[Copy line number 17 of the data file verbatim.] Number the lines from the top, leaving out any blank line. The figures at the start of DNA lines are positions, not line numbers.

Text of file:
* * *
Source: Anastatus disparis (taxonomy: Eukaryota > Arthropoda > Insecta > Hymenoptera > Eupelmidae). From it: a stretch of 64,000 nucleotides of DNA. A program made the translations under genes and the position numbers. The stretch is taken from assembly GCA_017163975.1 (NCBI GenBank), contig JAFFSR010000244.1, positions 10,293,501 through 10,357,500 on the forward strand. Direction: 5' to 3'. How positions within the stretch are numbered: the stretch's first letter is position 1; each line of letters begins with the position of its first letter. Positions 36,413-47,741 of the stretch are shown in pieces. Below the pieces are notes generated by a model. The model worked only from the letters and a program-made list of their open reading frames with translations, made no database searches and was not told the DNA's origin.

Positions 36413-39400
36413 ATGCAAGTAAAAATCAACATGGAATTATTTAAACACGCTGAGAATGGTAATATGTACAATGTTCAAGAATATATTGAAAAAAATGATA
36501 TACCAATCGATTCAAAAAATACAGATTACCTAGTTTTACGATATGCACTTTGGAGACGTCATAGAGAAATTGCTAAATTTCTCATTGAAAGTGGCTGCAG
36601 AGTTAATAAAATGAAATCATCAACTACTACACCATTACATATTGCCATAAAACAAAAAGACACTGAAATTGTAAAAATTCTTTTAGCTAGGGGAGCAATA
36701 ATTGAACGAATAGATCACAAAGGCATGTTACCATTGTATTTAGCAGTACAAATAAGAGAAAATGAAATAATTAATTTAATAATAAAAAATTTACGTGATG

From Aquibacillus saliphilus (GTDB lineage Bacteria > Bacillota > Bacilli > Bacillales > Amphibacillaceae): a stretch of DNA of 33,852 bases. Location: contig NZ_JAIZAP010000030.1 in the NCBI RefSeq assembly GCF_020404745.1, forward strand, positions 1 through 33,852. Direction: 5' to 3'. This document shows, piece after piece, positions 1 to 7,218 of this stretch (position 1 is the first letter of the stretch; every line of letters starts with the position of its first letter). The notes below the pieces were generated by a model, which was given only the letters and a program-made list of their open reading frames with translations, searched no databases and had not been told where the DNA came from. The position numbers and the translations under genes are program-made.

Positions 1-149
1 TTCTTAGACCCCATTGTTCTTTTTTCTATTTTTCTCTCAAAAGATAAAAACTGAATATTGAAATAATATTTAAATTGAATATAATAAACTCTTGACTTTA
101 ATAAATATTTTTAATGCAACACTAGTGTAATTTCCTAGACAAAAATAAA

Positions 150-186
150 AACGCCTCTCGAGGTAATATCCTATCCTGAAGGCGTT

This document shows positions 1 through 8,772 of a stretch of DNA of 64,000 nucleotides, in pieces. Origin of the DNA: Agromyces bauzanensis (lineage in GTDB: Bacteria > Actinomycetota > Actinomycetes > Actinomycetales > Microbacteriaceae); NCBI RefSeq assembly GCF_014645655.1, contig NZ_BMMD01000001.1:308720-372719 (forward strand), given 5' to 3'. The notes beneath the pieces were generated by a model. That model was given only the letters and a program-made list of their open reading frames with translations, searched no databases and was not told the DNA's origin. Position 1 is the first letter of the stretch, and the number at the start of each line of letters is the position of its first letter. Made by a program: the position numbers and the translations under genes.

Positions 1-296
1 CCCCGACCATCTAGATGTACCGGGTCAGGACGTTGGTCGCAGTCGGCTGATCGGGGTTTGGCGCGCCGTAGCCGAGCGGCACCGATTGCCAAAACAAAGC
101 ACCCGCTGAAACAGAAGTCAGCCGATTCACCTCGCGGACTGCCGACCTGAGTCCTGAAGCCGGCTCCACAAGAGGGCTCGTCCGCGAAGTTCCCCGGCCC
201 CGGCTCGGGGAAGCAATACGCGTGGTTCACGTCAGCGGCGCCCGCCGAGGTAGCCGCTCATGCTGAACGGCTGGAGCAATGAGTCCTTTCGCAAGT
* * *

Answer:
201 CGGCTCGGGGAAGCAATACGCGTGGTTCACGTCAGCGGCGCCCGCCGAGGTAGCCGCTCATGCTGAACGGCTGGAGCAATGAGTCCTTTCGCAAGT